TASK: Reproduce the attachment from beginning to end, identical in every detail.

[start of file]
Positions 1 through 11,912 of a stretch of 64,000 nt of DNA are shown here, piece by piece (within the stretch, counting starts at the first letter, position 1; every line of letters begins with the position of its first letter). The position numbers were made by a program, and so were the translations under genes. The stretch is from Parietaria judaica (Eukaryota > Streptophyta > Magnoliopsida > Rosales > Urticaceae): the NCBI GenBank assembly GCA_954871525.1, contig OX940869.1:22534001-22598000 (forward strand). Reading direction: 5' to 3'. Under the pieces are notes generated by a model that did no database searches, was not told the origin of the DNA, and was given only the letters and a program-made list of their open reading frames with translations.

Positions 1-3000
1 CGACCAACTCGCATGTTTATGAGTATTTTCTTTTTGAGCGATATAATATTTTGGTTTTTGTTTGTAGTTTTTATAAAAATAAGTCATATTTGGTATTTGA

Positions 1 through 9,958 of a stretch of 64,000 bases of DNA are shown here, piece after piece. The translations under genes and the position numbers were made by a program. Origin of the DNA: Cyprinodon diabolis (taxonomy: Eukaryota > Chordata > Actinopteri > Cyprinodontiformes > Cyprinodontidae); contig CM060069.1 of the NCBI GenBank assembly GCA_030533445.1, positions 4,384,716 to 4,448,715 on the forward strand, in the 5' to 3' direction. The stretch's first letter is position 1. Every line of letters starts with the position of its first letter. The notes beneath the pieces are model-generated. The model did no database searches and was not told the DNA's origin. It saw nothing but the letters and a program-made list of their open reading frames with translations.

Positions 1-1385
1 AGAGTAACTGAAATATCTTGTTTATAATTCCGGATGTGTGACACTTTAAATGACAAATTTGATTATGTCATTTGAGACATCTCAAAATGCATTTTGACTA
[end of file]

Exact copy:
Positions 1 through 11,912 of a stretch of 64,000 nt of DNA are shown here, piece by piece (within the stretch, counting starts at the first letter, position 1; every line of letters begins with the position of its first letter). The position numbers were made by a program, and so were the translations under genes. The stretch is from Parietaria judaica (Eukaryota > Streptophyta > Magnoliopsida > Rosales > Urticaceae): the NCBI GenBank assembly GCA_954871525.1, contig OX940869.1:22534001-22598000 (forward strand). Reading direction: 5' to 3'. Under the pieces are notes generated by a model that did no database searches, was not told the origin of the DNA, and was given only the letters and a program-made list of their open reading frames with translations.

Positions 1-3000
1 CGACCAACTCGCATGTTTATGAGTATTTTCTTTTTGAGCGATATAATATTTTGGTTTTTGTTTGTAGTTTTTATAAAAATAAGTCATATTTGGTATTTGA

Positions 1 through 9,958 of a stretch of 64,000 bases of DNA are shown here, piece after piece. The translations under genes and the position numbers were made by a program. Origin of the DNA: Cyprinodon diabolis (taxonomy: Eukaryota > Chordata > Actinopteri > Cyprinodontiformes > Cyprinodontidae); contig CM060069.1 of the NCBI GenBank assembly GCA_030533445.1, positions 4,384,716 to 4,448,715 on the forward strand, in the 5' to 3' direction. The stretch's first letter is position 1. Every line of letters starts with the position of its first letter. The notes beneath the pieces are model-generated. The model did no database searches and was not told the DNA's origin. It saw nothing but the letters and a program-made list of their open reading frames with translations.

Positions 1-1385
1 AGAGTAACTGAAATATCTTGTTTATAATTCCGGATGTGTGACACTTTAAATGACAAATTTGATTATGTCATTTGAGACATCTCAAAATGCATTTTGACTA